History of the 24-Hour Clock

History of the 24-Hour Clock

Where it all began

It is believed that the Egyptians are the origin of the 24-hour system of time. They used what is known as the Egyptian astronomical decan system. Decans are small constellations totaling 36 groups of stars. These decans would rise on the horizon during each earth rotation. This rising would mark the start of a new “hour” during the night time. This Egyptian time system of decans would continue to be used by navigators, astronomers, and scientists for centuries.

Italy was the first to introduce the world to the mechanical 24-hour public clock. This clock counted each of the 24 hours in the day. The clocks were designed to produce a total of 300 strokes per day which meant they used a lot of rope and would wear down quickly. Their solution was to reduce the amount of strokes each day from 300 strokes to 156 strokes and eventually to 84 strokes per day.

The worldwide adoption of the 24-hour clock

In 1886, the Canadian Pacific Railway train at Port Arthur began using the 24-hour clock. However, in 1893 Italy became the first to adopt the 24-hour clock nationally. The French Army began using the 24-hour clock in 1909 whereas the rest of France didn’t start using this time system until 1912. The British Royal Navy began using this time system in 1915 during the First World War and the Allied forces would follow suit as well. Each country began to follow suit and adopt the 24-hour clock time system as their national clock. Denmark adopted it in 1916 with Greece adopting this system the very next year (1917). However, the Canadian armed forces would not choose it until late 1917. In 1918; the British Army adopted the 24-hour clock. The United States Navy was the very first organization in the U.S.A. to utilize the 24-hour clock, and they did so in 1920. Spain, Belgium, Portugal, and Switzerland made the switch by the year 1920. In fact, most of the countries in Latin America had switched to the 24-hour time system in the early 1920’s. Turkey followed in 1925 and Germany would change in 1927.  While the United States Navy had already adopted the 24-hour clock in 1920, the United States Army would not begin using it until July 1, 1942, near the start of World War II.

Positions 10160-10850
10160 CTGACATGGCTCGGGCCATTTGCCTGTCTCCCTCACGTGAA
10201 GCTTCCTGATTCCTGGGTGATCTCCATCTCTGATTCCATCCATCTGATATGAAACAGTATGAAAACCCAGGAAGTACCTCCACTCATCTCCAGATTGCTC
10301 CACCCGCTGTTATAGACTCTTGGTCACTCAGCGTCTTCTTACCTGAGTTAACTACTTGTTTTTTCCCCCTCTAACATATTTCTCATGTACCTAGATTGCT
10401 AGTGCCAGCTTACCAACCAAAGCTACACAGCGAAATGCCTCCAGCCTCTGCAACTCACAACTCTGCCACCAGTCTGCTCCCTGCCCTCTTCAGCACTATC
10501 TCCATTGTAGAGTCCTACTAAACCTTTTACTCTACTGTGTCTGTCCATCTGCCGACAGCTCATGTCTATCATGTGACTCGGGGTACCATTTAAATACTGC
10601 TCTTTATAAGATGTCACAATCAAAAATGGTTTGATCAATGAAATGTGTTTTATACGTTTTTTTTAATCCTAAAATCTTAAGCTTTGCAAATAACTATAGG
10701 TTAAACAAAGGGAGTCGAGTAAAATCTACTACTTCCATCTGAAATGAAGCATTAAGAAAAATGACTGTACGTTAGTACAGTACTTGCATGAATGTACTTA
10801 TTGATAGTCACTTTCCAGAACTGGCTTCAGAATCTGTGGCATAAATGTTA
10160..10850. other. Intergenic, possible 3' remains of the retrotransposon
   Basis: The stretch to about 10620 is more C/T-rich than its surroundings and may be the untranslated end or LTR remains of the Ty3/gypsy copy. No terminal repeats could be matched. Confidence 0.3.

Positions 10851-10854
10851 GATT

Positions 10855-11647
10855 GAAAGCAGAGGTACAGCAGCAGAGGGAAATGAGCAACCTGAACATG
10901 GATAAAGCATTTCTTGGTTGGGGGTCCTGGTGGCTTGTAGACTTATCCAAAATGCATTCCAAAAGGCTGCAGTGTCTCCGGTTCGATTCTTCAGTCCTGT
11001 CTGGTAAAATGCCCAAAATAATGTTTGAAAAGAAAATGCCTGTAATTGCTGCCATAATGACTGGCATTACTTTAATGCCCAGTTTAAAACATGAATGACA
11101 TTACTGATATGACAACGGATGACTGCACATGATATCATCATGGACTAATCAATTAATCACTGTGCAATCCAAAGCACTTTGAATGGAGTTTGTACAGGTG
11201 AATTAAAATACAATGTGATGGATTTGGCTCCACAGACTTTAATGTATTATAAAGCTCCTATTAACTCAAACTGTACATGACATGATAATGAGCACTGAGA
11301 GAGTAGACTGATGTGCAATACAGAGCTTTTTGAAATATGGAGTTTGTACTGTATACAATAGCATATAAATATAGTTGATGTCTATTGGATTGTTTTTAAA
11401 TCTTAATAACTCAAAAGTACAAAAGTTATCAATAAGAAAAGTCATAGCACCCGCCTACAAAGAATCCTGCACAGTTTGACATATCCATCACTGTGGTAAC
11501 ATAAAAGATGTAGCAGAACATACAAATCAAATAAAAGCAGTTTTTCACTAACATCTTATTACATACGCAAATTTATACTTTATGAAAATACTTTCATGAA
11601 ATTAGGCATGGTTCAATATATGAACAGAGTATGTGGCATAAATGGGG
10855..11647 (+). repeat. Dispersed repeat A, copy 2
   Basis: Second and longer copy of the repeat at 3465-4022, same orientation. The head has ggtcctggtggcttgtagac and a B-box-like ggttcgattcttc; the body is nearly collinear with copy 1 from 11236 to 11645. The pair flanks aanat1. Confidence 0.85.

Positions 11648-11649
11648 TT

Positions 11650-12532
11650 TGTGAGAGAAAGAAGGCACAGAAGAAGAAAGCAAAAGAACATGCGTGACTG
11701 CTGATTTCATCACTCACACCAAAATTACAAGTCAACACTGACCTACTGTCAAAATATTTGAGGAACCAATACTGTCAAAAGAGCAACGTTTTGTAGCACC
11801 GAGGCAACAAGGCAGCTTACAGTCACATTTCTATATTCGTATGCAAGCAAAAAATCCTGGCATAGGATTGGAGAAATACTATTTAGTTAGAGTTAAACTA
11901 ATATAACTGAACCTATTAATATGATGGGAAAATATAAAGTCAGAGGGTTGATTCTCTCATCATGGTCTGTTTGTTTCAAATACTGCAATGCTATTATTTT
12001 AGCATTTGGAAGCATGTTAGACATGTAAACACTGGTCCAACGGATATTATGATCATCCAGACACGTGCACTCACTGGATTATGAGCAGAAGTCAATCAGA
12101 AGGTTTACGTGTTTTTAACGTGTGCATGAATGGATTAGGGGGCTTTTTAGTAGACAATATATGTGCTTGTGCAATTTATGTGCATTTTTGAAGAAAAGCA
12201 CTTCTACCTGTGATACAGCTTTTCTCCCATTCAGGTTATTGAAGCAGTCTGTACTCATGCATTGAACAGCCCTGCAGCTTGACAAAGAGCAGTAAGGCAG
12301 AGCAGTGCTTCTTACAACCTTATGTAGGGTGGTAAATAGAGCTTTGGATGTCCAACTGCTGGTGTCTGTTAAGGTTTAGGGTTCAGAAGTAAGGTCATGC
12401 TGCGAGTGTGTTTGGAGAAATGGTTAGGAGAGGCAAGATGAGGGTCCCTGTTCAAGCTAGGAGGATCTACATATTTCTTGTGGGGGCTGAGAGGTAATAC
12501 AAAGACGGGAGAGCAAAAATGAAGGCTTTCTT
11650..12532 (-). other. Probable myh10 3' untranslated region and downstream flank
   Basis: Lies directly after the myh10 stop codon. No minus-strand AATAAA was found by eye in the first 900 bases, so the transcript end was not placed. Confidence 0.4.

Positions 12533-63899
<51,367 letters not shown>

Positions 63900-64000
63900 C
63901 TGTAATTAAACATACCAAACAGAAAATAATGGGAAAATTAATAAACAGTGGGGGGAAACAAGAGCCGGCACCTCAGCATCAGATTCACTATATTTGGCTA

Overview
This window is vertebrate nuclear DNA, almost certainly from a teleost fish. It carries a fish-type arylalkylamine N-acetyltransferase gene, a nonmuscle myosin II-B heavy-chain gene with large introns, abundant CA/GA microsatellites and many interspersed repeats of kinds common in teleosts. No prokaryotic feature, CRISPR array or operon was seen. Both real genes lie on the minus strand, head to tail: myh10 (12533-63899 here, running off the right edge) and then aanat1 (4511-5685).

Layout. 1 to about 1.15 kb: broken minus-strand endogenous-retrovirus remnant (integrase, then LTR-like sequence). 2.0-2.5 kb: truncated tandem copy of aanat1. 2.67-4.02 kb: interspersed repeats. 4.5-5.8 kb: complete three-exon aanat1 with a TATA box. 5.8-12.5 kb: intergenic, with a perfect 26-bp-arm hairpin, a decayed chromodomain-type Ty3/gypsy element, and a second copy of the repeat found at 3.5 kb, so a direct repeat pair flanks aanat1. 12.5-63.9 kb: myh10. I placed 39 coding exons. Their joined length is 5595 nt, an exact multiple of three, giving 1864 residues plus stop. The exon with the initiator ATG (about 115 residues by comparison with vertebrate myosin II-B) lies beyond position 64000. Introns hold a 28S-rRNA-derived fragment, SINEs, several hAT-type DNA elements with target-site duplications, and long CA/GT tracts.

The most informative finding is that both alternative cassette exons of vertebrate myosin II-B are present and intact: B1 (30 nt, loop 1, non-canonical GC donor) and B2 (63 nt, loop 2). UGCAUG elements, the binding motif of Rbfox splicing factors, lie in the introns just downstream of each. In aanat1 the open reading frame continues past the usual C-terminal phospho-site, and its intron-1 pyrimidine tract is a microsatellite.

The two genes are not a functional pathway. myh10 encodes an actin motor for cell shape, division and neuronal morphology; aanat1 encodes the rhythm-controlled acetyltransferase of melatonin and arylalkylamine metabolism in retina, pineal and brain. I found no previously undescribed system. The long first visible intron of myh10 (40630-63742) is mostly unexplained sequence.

What is the 24-Hour Clock?

The 24-hour clock is a way of marking time from midnight to midnight. The clock marks each hour starting at midnight (00:00 or 24:00) to 11 p.m. (23:00). However, midnight can also be marked 24:00 as it is not only the last hour of a day but, it is also the first hour of the following day. The 24-hour clock time can be written in two ways. One of them being hh:mm this represents the exact hour of the day as well as the exact minute. For example, it could be 24:45 (translated as 12:45 a.m.). Alternatively, the 24-hour clock time can also be written as hh:mm:ss which represents the exact hour of the day, the exact minute of the day as well as the exact second of the day. For example, you might see 22:36:14 (translated as 10:36:14 p.m.).